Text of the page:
People got kicked out of their homes and had their properties liquidated by the banks, many committed suicide and others saw their entire wealth evaporate.

To add insult to injury, the American taxpayer had to fund a massive bailout of the very banks who were helping to perpetrate and if nothing else, encourage the very sort of activity that caused the financial meltdown to begin with.

At least in the cryptocurrency sector, if too many traders lose too much money too often, the exchange (casino) will eventually develop a bad reputation and players will take their chips elsewhere.

In reality though, as consolidation occurs in the cryptocurrency sector, this will become harder to do as a handful of major centralized exchanges soak up all of the global liquidity.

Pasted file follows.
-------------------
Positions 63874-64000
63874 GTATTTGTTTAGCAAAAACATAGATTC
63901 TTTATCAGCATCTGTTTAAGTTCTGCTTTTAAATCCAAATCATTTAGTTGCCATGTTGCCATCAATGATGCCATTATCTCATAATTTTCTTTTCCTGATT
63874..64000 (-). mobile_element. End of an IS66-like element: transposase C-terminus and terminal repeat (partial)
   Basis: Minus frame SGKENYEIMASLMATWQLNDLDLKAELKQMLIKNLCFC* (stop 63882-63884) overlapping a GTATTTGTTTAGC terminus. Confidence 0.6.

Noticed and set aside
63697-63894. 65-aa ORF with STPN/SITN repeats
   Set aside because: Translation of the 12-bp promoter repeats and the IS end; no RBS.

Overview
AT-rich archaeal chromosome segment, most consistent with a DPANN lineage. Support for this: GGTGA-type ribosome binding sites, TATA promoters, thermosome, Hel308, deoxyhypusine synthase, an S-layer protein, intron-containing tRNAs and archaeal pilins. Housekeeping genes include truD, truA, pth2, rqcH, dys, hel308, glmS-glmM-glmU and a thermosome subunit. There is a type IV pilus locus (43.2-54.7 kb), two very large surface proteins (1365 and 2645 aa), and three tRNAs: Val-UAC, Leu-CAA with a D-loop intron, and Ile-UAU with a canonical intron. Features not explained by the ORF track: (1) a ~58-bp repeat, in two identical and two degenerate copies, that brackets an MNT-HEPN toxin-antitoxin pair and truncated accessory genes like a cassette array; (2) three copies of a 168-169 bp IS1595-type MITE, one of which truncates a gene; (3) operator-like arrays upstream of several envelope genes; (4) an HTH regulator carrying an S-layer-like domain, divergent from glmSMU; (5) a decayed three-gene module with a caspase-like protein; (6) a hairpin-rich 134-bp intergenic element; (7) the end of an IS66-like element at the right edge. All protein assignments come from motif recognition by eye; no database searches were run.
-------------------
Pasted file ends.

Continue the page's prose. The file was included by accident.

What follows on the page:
Which is where regulators must come in.

Unfortunately, given the decentralized nature of cryptocurrencies, it will be near impossible to stop exchanges setting up in light-touch jurisdictions, always staying one step ahead of regulators in the U.S. and Europe.

And traders will continue to be drawn to these offshore exchanges which provide them with the best trading experience, regardless of if they’re being traded against or not and even if the markets are manipulated.